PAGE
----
This is a marvelous video on creating change, called The Shift. Enjoy!

America's prison for terrorists often held the wrong men

Guantanamo was supposed to house the "worst of the worst." But a McClatchy investigation that included interviews with 66 former detainees on three continents found that dozens of the men imprisoned there — and maybe hundreds — were no threat at all, and some in the U.S. government knew it.

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Sunday, June 15, 2008

Book Review: Right Is Wrong by Arianna Huffington

Right Is Wrong: How the Lunatic Fringe Hijacked America, Shredded the Constitution, and Made Us All Less Safe
Arianna Huffington
politics, current affairs. republican party, george w. bush, john mccain

Huffington is the founder of one of the most widely read political blogs, The Huffington Post. She is a native of Greece, but has been an enthusiastic participant in politics in this country for many years. She started as a Republican, and one of the more interesting parts of Right Is Wrong is her discussion of why she was Republican and what changed her. She was a Republican because she believed in limited government, that private sources were the best remedies for society's ills. She was always concerned with issues of helping the poor, and thought that many Republicans were as well.

She left the Republican party after Newt Gingrich heard her ideas on helping the poor and said that they were the kind of ideas Republicans needed. It wasn't long before she realized that he was not actually interested in helping the poor but in the appearance of doing so. She also "...came to recognize that the task of overcoming poverty is too monumental to be achieved without the raw power of annual appropriations." (p. 9)

Since then, she says that many of her friends who are Republican have become bewildered by the direction of the Party. So the book is about how the fringe elements took over the GOP and hijacked its principles.

After a couple of chapters on the pitiful state of the media now (including an honor roll of the few journalists who were right, and reporting what they knew, in the run-up to the Iraq war (which fits well with the episode of Bill Moyer's Journal called "Buying the War"), Huffington goes into a litany of the insanities of the George W. Bush administration. She covers everything from a bad energy bill to the politicization of science to the Iraq war to the failure in Afghanistan, to torture, to immigration, to the recession, to the state of health care, to the end of the ban on assault weapons. It is sickening, but not all that new. Her main point for repeating all of this is to reinforce it in the public's mind in this crucial election, and to show how electing John McCain would be a continuation of Bush's failed policies. It seems that the policies and behavior of McCain since he decided to run for President this time have been a major disappointment to Huffington. She has known, worked with, and admired John McCain in the past, but lays out how his positions have changed to pander to the people who can make him President. Most tragic of all is his change of position on torture, from saying that one of the things that kept him going during his own torture was knowing that his country would not do anything of the sort, to his recent vote to not extend prohibitions on torture to the CIA.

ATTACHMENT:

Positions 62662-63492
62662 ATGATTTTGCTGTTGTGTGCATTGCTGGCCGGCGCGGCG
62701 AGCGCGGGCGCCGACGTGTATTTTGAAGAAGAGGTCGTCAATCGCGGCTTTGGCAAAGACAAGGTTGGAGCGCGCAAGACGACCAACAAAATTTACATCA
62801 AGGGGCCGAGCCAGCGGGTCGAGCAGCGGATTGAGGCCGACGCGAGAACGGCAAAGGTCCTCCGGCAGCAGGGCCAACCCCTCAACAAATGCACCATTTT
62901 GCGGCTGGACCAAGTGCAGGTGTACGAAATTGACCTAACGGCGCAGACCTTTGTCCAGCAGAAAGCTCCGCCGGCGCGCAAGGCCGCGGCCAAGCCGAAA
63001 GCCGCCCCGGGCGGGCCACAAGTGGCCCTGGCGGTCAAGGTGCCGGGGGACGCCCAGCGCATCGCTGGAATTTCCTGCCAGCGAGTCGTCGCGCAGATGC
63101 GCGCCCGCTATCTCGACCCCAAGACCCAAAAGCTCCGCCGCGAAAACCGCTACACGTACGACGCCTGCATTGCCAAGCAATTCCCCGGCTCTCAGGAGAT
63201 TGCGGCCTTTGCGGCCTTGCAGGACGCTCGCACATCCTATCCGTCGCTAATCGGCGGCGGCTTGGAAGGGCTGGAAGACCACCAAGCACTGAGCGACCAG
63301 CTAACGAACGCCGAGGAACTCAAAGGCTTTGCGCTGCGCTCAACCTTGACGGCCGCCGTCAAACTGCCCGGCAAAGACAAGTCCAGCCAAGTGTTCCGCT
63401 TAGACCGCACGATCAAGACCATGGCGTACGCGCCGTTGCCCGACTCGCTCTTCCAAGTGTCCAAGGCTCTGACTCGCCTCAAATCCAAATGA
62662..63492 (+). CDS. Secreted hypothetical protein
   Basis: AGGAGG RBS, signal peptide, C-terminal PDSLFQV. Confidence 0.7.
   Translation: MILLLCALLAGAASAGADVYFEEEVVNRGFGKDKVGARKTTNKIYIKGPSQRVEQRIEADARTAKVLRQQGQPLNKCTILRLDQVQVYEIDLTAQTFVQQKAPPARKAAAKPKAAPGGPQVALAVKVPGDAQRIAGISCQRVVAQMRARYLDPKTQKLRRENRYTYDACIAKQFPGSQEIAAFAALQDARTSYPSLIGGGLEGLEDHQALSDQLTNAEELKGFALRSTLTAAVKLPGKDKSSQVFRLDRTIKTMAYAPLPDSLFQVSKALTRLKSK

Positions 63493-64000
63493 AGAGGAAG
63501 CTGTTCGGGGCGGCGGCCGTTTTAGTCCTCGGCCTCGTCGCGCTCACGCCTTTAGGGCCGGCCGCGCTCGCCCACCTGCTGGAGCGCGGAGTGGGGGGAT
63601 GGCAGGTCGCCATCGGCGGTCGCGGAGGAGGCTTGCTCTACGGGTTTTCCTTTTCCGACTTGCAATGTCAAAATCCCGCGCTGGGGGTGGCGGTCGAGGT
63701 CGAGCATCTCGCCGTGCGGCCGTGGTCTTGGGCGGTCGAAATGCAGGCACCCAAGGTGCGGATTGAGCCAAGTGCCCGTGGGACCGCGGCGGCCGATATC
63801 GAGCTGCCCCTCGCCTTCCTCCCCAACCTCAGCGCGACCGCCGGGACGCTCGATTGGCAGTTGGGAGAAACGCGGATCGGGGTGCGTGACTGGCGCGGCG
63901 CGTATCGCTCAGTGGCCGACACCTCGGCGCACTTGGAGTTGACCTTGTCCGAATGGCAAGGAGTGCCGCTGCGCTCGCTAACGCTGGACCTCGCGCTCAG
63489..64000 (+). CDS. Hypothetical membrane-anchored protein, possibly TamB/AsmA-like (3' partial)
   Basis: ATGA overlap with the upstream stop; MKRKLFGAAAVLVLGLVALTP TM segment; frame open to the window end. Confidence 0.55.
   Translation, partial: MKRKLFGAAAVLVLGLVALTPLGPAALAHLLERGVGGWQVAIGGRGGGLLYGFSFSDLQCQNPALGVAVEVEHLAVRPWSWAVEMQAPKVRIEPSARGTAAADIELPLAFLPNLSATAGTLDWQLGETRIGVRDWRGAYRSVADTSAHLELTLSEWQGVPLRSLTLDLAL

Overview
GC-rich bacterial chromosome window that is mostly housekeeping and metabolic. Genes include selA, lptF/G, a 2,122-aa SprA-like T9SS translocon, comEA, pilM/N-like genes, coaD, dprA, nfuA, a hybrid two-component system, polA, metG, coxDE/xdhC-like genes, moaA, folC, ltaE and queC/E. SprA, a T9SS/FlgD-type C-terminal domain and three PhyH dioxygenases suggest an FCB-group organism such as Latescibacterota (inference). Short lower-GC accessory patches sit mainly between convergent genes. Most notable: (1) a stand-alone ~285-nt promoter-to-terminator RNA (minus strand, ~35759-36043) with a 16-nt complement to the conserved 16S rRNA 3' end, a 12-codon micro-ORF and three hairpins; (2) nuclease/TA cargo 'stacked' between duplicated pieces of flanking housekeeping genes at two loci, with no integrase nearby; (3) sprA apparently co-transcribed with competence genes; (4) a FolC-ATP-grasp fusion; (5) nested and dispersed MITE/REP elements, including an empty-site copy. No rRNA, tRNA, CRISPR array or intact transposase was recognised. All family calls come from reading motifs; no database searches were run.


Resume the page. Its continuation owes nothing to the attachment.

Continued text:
It is an important book and an important message. Presidents don't always act in office as they promise on the campaign trail. George W. Bush is an example, he ran as a moderate in 2000 and then governed from somewhere right of the Neanderthals. But we can't take a chance on a McCain presidency for so many reasons, starting with the composition of the Supreme Court under a President McCain.

One of the interesting pieces to me is in her discussion of the politicization of the Justice Department and the firing of the eight U.S. attorneys. Four of the eight fired were looking into corruption charges against Republicans. This is an interesting bit on Rove's involvement:

"Unraveling the cover-ups revealed that the the evidence trail on the firings went all the way to the White House. In an interview with MCClatchy newspapers, Alan Weh, chairman of the New Mexico Republican party, admitted that, in 2005, he asked a White Hose staffer who worked for Karl Rove for help in getting rid of New Mexico U.S. Attorney David Iglesias. Weh, unhappy that Iglesias refused to rush a showy investigation of Democratic officials in time for the 2006 election, followed up directly with Rove in 2006.

According to Weh, his conversation with the Boy Genius went something like this:

Weh: is anything ever going to happen to that guy [Iglesias]?

Rove: He's gone." (p. 300)

The 2008 Presidential election is the most important in a generation. Arianna Huffington is doing what she can to see that citizens go into the voting booth knowing the stakes involved.